Four Special Children

Four Special Children
by Rabbi Goldie Milgram and Barry Bub, MD

What does it mean when a child
is described as being wise?

Is she filled with wisdom based on life experience?
Not simply the first to raise her hand in response to a question,
But also imbued with awareness of when to answer first,
and when to hold back
When to respect others, those gifted with other forms of intelligence
that she may not have
such as the ability
to be

What does it mean when a child
is described as wicked?

Can a child be wicked?
Or is that child the product of a dysfunctional home, 
acting out his own distress?
Or bored and being mischievous to keep himself entertained?
 Or suffering from attention deficit disorder?
Or intelligent, and the victim of teaching
that does not challenge?
 What does it mean for a child to be wicked?

What does it mean when a child
is described as simple?

Is this a child that is stupid or worse?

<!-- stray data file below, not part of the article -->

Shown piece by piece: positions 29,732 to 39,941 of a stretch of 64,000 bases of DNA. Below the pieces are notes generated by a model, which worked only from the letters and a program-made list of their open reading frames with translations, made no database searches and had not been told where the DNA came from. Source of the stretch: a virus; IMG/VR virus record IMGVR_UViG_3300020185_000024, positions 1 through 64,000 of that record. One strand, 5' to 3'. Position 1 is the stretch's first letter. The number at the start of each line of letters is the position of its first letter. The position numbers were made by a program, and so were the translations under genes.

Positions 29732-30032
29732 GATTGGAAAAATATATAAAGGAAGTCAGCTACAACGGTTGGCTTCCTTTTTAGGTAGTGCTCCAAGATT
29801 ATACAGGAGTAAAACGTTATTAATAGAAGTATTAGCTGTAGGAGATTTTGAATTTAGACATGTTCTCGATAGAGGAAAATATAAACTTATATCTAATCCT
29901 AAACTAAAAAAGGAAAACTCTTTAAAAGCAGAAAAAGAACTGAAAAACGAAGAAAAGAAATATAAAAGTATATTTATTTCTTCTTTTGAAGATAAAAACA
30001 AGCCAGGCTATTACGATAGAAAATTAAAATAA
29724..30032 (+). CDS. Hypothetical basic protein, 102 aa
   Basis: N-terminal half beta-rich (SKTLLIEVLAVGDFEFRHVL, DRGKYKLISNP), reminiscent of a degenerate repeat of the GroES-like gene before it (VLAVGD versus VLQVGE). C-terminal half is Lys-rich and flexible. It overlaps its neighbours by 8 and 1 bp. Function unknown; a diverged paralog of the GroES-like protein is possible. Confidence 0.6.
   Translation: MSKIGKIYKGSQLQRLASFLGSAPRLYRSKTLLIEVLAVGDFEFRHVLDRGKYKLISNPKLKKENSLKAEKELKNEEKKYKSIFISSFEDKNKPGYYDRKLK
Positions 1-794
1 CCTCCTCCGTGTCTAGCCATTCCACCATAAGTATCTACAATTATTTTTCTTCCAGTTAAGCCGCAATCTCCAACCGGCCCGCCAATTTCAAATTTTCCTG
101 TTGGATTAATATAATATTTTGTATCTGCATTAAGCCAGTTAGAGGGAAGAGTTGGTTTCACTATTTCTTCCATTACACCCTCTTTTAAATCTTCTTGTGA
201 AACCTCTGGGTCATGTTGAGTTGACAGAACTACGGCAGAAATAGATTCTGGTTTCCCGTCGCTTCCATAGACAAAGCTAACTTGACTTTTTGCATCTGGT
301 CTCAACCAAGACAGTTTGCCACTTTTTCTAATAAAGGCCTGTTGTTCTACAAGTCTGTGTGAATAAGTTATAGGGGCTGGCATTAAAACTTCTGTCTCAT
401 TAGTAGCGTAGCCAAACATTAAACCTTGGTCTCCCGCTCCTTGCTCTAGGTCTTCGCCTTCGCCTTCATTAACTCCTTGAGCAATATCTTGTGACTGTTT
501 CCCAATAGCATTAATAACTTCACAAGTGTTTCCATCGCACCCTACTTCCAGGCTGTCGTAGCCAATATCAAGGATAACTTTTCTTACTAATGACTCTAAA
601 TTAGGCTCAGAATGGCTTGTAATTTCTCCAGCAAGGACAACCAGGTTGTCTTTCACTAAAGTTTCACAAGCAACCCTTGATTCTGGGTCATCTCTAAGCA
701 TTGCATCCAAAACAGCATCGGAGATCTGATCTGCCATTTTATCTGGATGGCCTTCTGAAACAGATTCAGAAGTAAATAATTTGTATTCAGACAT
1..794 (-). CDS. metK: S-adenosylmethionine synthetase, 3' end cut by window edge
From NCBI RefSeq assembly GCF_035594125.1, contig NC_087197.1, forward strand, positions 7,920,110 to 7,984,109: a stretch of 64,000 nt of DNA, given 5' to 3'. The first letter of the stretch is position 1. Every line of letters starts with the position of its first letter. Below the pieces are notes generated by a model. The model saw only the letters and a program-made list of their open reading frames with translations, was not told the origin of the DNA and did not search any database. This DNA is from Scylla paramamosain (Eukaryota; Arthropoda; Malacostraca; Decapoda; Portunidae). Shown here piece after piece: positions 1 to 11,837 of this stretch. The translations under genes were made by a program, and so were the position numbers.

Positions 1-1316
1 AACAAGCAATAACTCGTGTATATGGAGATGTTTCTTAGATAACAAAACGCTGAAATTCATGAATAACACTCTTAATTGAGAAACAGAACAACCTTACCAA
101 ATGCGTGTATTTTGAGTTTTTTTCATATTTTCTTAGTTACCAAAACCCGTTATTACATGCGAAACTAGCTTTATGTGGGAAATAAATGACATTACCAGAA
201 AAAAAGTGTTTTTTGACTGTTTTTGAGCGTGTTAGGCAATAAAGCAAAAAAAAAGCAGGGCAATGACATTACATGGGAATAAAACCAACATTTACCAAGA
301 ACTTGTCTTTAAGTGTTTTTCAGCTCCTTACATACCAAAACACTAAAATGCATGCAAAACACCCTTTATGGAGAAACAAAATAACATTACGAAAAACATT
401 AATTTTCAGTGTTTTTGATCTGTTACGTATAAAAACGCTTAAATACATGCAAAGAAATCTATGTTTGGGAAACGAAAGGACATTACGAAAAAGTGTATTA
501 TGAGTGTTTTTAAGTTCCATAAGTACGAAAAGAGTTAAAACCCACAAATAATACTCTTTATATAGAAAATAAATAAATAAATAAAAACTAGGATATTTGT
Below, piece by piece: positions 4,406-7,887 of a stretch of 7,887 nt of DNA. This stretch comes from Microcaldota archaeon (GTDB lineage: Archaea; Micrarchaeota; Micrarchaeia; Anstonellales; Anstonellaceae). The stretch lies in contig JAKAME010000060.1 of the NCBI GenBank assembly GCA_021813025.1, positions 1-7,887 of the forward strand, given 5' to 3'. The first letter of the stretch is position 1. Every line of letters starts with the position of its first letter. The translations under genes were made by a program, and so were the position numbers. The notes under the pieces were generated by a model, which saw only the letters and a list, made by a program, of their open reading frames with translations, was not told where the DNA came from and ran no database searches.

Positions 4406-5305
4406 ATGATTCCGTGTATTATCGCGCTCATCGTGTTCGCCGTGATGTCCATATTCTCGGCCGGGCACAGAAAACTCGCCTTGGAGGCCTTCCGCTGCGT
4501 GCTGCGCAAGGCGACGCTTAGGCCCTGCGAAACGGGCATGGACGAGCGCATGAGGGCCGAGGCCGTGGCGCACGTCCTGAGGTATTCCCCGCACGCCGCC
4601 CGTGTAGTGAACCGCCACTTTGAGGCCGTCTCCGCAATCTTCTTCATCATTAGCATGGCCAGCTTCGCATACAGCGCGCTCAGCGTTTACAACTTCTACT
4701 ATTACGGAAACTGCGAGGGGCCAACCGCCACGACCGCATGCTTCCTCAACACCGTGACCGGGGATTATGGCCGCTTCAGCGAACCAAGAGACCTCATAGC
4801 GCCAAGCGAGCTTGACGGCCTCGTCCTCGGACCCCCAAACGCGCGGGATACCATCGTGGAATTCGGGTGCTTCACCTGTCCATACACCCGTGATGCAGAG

Or does she perhaps have a learning disability;
unable to cope with how she is being taught?
Though she does not satisfy
the aspirations of some,
do her hugs and laughter
bring others happiness and joy?
 And does her art reflect the world back
in surprising and moving ways?
 What does it mean for a child to be simple?

And what does it mean when
a child does not formulate a question?

Perhaps he has a question – locked deeply inside his mind
Perhaps he has, all too well,
learned the danger
of opening his mouth to speak
Or that questions are not to be valued as much
as answers
 What does it mean when a child does not question?

Come my child, join us at the seder table
here all your questions and your silence 
welcome and holy
Can you hum this with us?
mah nishtana ha-layla ha-zeh....*

Source: *"EpikomionEpi means "after" (as in epilogue), and komos means "banquet, merrymaking" (and is the root of the word "comedy")...'Normally this would involve going off to someone else's house, whether or not you have been invited, and indulging in another party.'…by the time of the Rishonim (Rashi, Rashbam and others), it was emphasized that the last piece of matza eaten should come from the broken and hidden piece. This is the origin of the siman (step) tzafun צפון- meaning "hidden"…Then, starting in the time of the Rishonim (Machzor Vitri, Sefer Rokeach, and others), the afikoman began to refer to the piece of matza eaten during tzafun…So the meaning of  afikoman changed from a forbidden act of revelry, to a dessert, to a required piece of matza during the meal. "